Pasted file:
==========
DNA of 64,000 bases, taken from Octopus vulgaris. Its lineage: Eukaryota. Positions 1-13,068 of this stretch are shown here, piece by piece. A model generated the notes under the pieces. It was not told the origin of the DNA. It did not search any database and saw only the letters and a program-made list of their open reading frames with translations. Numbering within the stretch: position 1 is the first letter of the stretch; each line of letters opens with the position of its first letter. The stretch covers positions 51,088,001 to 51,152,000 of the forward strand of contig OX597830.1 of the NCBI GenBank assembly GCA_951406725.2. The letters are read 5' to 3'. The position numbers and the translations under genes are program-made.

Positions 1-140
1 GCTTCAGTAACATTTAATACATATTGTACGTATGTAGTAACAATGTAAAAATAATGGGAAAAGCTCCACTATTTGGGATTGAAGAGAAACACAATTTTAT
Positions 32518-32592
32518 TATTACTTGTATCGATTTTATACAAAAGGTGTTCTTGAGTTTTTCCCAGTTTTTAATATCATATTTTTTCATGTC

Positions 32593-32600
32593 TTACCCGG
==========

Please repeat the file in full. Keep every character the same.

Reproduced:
DNA of 64,000 bases, taken from Octopus vulgaris. Its lineage: Eukaryota. Positions 1-13,068 of this stretch are shown here, piece by piece. A model generated the notes under the pieces. It was not told the origin of the DNA. It did not search any database and saw only the letters and a program-made list of their open reading frames with translations. Numbering within the stretch: position 1 is the first letter of the stretch; each line of letters opens with the position of its first letter. The stretch covers positions 51,088,001 to 51,152,000 of the forward strand of contig OX597830.1 of the NCBI GenBank assembly GCA_951406725.2. The letters are read 5' to 3'. The position numbers and the translations under genes are program-made.

Positions 1-140
1 GCTTCAGTAACATTTAATACATATTGTACGTATGTAGTAACAATGTAAAAATAATGGGAAAAGCTCCACTATTTGGGATTGAAGAGAAACACAATTTTAT
Positions 32518-32592
32518 TATTACTTGTATCGATTTTATACAAAAGGTGTTCTTGAGTTTTTCCCAGTTTTTAATATCATATTTTTTCATGTC

Positions 32593-32600
32593 TTACCCGG